Recertify and audit immediately. Then once safe, hold individual meetings and address as a disciplinary issue.
Your immediate pressing problem is that right now you have important team members and projects being handled uncertified , and they have been for a while. Depending on the industry that could be anything from humiliation to death of the business to criminal action. So we need to safeguard the business first.
Citing "irregularities", generic "issues", handwaving due to covid, or any other reason, retest and recertify everyone - involved or not.
Also audit work done since the cheating, for any disclosure or quality issue. That could be expensive but its essential for liability coverage, since the mere fact of non certification may mean liability if you can't show the work is okay.
Those two steps, means that you are now valid to work, and that if any issue comes out you now have damage control. At worst "yes there were lapses in certification, but the employees concerned were immediately recertified and their interim few months work rechecked." That should safeguard the business and its reputation, against the worst outcomes.
Once that is done, call the people involved in one by one, with the ringleaders first. Tell them exactly what you know, so its on their employment records as gross breach of contract. Tell them that the matter has now been fixed, the company lost X amount over it, or Y per person involved. Offer them an ultimatum/deal:
- The company clearly is horrified and disappointed, and has been defrauded. They may not realise it was a criminal act as well as a firing offence. Point out it was,and that it threatens their career, what were they thinking!. (Which is what that is: the staff faked qualification status via cheated exams, to keep employment, which they didn't have. That's fraud.)
- Clearly people are now qualified again. So we can carry on, and we hope life will continue. We need our team, most of our team want to stay not go.
- But the matter cannot be left unaddressed. Coverups usually come out (by rumour if no other way). They put everyone's jobs at risk. There will be a gross misconduct record on employee files. The company is not presently intending criminal action but may need to if it recurs. And of course those involved will forgo financially, to make clear the seriousness of the matter(bonuses, foregone pay, whatever). Alternatively they may accept leaving without pay or notice.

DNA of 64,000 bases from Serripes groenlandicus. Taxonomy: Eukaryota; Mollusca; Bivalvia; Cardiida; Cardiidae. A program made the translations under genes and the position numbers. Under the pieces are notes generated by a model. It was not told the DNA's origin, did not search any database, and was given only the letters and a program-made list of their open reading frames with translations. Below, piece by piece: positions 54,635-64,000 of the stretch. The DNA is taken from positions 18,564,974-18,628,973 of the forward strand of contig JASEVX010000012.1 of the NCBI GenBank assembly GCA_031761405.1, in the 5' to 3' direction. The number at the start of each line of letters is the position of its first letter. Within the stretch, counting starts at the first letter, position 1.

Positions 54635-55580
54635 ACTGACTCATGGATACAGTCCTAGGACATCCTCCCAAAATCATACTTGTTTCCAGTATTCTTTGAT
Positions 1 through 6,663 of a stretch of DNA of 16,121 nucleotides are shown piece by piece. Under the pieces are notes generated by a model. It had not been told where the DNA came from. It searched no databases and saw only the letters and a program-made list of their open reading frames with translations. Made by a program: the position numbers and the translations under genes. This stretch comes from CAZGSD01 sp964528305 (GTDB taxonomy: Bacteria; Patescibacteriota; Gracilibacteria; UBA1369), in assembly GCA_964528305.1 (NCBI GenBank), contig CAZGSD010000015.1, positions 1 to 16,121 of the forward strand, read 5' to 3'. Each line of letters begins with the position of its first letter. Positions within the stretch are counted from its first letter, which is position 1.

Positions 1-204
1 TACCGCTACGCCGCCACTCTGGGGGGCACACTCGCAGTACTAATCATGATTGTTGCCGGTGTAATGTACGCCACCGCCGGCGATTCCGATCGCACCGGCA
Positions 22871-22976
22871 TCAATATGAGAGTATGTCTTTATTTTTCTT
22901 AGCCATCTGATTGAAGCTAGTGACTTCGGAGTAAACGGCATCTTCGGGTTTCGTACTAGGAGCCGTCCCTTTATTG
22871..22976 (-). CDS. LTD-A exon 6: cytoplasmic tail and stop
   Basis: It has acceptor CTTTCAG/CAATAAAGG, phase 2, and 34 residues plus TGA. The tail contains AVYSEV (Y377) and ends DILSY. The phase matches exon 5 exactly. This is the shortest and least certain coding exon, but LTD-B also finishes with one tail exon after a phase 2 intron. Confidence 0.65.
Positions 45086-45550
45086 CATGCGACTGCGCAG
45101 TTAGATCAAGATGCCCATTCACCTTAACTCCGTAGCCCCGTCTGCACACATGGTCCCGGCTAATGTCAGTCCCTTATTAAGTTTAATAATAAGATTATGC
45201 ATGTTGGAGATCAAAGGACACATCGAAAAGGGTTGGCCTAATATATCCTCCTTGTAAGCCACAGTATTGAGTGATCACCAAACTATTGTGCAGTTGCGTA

- ideally fire some ringleaders if you can afford to. Or "glass ceiling" them if not. They'll get the hint at next years annual review, but by then, too late.
- state explicitly that this will close the books provided nothing else happens.
The aim of this is to keep the bulk of your team, but establish/impress the seriousness, and that your company is not a soft touch over it. Grumbling and resentment but most will understand it's fair, and be grateful it wasn't worse.
By doing it this way round, you remove the threat of up-front resignation/blackmail/"over a barrel". Your team are now recertified so they are invested in continuing paid work. The minority you lose won't fatally harm operations. They can be replaced.
If you aren't a jerk, after a while you'll be humming along again.
To be clear, this is ruthless but pragmatic. The question explicitly asks how to "punish the act" without harming the business. I take "punish" to mean "make a strong impression" and address the misconduct, not "be a vindictive jerk".
As described, the choice facing your team members at the 1 on 1 disciplinary meetings will be, they have their jobs and certifications back. They are told there will be penalties (lost income, gross misconduct on file). If they stay, they lose money (but know its "really" fair), but guaranteed to keep their job and income, are certified, and subject is closed. If they decline and leave, they have no job, and have to also worry what their next employer will be told - can they even get another job? Will they lose their ability to work in the industry?
Its for that reason I believe that despite grumbles they'll stay. They've already invested their time in recertification,and are still working. Their cheating is known and yet unexpectedly they have a path to recover from it, which is generous and unusual. The grumbles will be diluted over time because they'll mostly know its fair and also want it to stay closed. And that's the importance of genuinely welcoming them back and not being a jerk, to further dilute any remaining resentment.